Going somewhat against the trend but judging by the amount of children visibly enjoying themselves this afternoon, it would appear that the time for digital games is over. The backlash has begun? Children sitting huddled over their computers or cell phones not talking with each other in the real word but instead communicating in the digital universe has come to an end ?
Maybe not, but today definitely some thing had changed as the “old school games” like hop scotch, barrrow races, egg and spoon and even sack races were all the rage as the annual Quarantore took place in Barga.
The ancient art of rolling decorated eggs down an incline which was revitalised in Barga during 2012 has become a traditional annual event in Barga Giardino as part of the festivities to celebrate the Quarantore di Barga.
The pre-Christian Saxons had a spring goddess Eostre, whose feast was held on the Vernal Equinox, around 21 March. Her animal was the spring hare, and the rebirth of the land in spring was symbolised by the egg. Pope Gregory the Great ordered his missionaries to use old religious sites and festivals and absorb them into Christian rituals where possible. The Christian celebration of the Resurrection of Christ was ideally suited to be merged with the Pagan feast of Eostre and many of the traditions were adopted into the Christian festivities. Children traditionally rolled eggs down hillsides at Easter and it is thought that this may have become symbolic of the rolling away of the rock from Jesus Christ’s tomb before his resurrection.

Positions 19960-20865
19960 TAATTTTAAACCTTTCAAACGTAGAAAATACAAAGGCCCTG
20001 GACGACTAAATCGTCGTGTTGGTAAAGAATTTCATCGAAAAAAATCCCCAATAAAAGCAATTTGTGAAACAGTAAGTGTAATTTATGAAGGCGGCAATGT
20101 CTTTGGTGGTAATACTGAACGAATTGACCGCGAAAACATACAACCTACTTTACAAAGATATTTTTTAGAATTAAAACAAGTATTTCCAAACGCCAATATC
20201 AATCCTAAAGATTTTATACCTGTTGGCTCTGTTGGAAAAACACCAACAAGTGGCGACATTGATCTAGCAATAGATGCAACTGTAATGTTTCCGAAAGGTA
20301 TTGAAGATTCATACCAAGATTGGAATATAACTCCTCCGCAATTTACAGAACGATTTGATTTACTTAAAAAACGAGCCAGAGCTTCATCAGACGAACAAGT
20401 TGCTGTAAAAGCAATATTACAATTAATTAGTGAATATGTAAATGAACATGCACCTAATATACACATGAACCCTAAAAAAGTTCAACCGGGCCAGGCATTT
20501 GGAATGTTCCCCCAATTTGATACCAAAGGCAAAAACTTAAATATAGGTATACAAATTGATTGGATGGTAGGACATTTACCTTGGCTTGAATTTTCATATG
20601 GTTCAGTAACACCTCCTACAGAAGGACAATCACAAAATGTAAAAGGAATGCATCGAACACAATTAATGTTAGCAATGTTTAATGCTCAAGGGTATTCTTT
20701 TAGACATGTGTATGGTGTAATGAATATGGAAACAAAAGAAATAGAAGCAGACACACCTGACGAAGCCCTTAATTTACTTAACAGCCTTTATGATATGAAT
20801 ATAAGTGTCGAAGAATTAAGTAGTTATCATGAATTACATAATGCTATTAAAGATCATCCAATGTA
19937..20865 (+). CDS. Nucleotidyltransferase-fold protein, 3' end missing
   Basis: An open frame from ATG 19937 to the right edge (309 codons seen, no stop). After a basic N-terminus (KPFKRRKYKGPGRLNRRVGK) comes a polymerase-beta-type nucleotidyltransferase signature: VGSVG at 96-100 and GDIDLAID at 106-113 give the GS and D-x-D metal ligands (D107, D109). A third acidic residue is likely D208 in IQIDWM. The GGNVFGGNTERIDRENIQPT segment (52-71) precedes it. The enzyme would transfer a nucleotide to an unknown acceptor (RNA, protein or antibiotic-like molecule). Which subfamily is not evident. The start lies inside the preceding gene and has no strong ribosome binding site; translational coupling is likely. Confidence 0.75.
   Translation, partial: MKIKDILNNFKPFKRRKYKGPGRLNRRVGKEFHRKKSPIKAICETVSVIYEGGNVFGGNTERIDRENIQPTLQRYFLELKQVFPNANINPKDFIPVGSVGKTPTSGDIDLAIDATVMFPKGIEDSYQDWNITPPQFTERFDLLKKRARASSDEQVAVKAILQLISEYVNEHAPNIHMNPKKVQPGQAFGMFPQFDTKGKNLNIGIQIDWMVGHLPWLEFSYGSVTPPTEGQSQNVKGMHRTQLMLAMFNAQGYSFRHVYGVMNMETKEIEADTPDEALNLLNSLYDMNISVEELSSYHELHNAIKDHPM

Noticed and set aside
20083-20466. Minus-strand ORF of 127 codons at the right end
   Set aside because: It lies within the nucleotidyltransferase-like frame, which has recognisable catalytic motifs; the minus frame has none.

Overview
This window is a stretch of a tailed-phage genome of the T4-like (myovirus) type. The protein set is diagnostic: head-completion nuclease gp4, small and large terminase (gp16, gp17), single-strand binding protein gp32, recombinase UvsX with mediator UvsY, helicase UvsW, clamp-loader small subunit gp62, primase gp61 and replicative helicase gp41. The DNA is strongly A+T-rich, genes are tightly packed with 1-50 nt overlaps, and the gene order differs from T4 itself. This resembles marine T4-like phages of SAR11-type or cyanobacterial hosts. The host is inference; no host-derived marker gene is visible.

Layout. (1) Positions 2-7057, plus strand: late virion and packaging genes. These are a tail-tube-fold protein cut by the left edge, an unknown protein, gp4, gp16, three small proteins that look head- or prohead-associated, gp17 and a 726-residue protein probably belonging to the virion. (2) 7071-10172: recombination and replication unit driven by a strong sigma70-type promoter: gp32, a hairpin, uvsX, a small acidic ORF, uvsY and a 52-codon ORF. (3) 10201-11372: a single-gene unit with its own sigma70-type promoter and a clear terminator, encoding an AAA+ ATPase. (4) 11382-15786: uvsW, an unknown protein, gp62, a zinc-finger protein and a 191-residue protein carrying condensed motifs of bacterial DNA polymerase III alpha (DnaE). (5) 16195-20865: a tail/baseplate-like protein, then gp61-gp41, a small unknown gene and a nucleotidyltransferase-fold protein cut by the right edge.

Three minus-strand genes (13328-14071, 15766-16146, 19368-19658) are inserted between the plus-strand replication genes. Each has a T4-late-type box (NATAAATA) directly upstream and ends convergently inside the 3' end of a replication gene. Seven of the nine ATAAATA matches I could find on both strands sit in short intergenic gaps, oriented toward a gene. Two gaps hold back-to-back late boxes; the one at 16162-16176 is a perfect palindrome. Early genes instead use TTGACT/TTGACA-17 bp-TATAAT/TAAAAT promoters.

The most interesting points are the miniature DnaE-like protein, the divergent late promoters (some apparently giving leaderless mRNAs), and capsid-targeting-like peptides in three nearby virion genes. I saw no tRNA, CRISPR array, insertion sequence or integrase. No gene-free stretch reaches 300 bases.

The event was organised by the Comune of Barga , the association “per B.A.R.G.A.”, the Association “la Befana” and the Pro Loco.
Who better to ask about the tradition behind the Quarantore than Graziella Cosimini in Barga Vecchia?
You can hear her interview below as she explains how it was not just a religious ceremony but also a much looked forward to social event where people could get together and meet after the long winters.
Background information about the Quarantore:
The quarantore is an elaborately staged ceremony to glorify the Eucharist which reached a height of complexity in the seventeenth century. Although the precise origin of the Forty Hours’ Devotion is wrapped in a good deal of obscurity, the Milanese chronicler Burigozzo describes the custom of exposing the Blessed Sacrament in one church after another as a novelty which began at Milan, in May, 1537
Forty Hours’ Devotion, also called Quarant’ Ore or written in one word Quarantore, is a Roman Catholic exercise of devotion in which continuous prayer is made for forty hours before the Blessed Sacrament exposed.
It is commonly regarded as of the essence of the devotion that it should be kept up in a succession of churches, terminating in one at about the same hour at which it commences in the next. A solemn high Mass, “Mass of Exposition”, is sung at the beginning, and another “Mass of Deposition” at the end of the period of forty hours; and both these Masses are accompanied by a procession of the Blessed Sacrament and by the chanting of the litanies of the saints. The exact period of forty hours’ exposition is not in practice very strictly adhered to; for the Mass of Deposition is generally sung at about the same hour of the morning, two days after the Mass of Exposition. On the intervening day a solemn Mass pro pace is offered — if possible, at a different altar from the high altar upon which the Blessed Sacrament is exposed. It is assumed that the exposition and prayer should be kept up by night as well as by day, but permission is given to dispense with this requirement when an adequate number of watchers cannot be obtained. In such a case the interruption of the devotion by night does not forfeit the indulgences conceded by the Holy See to those who take part in it.